LONG POND, Pa. - Kasey Kahne is the current king of the mountain.

Kahne won last year's Pocono 500 from the pole. He also set the Pocono Raceway qualifying record of 172.533 mph in June 2004. In 10 starts at the track, Kahne has two top-five finishes and four top 10s.

Include Kahne among those who would like to see shorter Pocono races. "Five hundred miles there is fine," he said, "but it's a long race. Four hundred miles would be more exciting. It wouldn't be so boring at times."

Kurt Busch, the 2004 NASCAR Sprint Cup champion, recently suggested that Pocono, which also hosts the Pennsylvania 500, at least try a 400-miler to see whether the racing would be more compelling. Regardless of the race length, Kahne said he enjoys racing on Pocono's 2.5-mile trioval.

"I've always liked the uniqueness of the three different corners and the challenge that it presents to the teams to set up your car to be fast at the end of the different ends [of the corners]," he said.

Dover dip was expected 
"We've done this so many times that from the time tickets went on sale, we could pretty well forecast how it would turn out," McGlynn said Wednesday. "People just don't have the money [to spend on races]."

Complaints about the quality of racing also are a factor in lower attendance at many races. That's one reason NASCAR officials recently called together drivers and owners to discuss ways to improve the racing.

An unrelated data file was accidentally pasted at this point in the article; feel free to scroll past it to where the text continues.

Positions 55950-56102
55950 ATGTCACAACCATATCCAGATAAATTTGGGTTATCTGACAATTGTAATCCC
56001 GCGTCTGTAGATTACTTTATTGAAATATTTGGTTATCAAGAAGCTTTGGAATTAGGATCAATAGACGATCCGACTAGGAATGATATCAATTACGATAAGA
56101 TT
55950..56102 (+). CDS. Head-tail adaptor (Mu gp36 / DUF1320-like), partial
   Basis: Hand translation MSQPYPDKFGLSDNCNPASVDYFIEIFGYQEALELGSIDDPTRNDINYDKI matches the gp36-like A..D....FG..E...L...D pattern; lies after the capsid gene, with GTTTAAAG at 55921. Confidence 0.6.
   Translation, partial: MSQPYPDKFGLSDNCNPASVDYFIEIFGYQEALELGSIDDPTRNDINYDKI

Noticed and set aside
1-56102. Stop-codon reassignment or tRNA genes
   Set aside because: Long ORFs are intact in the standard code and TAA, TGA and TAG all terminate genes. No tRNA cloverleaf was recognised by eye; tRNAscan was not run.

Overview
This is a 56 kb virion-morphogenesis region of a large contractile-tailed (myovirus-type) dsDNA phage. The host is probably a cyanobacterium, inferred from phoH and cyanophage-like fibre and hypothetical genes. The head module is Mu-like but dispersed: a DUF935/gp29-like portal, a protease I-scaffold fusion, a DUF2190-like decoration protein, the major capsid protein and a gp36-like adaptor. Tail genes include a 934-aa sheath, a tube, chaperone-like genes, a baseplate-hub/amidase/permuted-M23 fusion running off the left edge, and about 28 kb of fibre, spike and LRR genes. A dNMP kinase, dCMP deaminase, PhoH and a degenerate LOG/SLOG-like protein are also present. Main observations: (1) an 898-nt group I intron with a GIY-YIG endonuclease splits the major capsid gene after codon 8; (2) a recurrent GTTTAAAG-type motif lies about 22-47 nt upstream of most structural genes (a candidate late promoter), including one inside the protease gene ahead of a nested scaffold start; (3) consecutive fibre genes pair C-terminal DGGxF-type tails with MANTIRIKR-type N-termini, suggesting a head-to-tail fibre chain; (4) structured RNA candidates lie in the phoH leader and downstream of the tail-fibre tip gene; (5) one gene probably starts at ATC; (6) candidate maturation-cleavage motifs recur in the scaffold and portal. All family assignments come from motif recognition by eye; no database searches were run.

"Certain segments of fans aren't happy with developments the last 4 to 5 years," McGlynn said. "Give NASCAR credit for focusing on what it can do to get back in step with the expectations of its customers."

More finishes like Sunday's would do wonders to bring back fans. Jimmie Johnson passed Tony Stewart with three laps to go to win the Autism Speaks 400.

New restart plan

Under the new system, the first- and second-place cars will restart side by side. Under the previous system, cars on the lead lap started single file, while lapped cars were in another single-file line.

"I'm excited about it," Cup leader Tony Stewart said. "The good thing is that when they drop the green [flag], you're going to be racing with the guys you're racing for position instead of trying to clear lapped cars."

Truex moving on? 
Martin Truex Jr., in the final year of his contract with Earnhardt Ganassi Racing, reportedly is headed next year to Michael Waltrip Racing, where his brother, Ryan, is a development driver.

Responding to requests from drivers and fans, NASCAR yesterday announced double-file restarts will be used starting with Sunday's Pocono 500.

Dover International Speedway's smallest Sprint Cup crowd in years on Sunday did not surprise Denis McGlynn, the track's president and CEO. Attendance was estimated at 100,000, 40,000 shy of the Delaware speedway's capacity.

"The picture is pretty clear for me right now," Truex said last weekend at Dover. "In the next few weeks, everybody will know what is going on.

"With my brother being there, I have more of an insight on how they do things. They seem like a great organization."

Truex is 19th in points. The Mayetta, N.J., native, in his fourth full Cup season, has one Cup win, at Dover 2 years ago. He finished 11th in the 2007 Chase for the Championship.

Let him entertain you 
Veteran racin' writer Monte Dutton, one of the good people on the NASCAR beat, is singing tonight at 7:30 at the Blakeslee Inn, near Pocono Raceway. *

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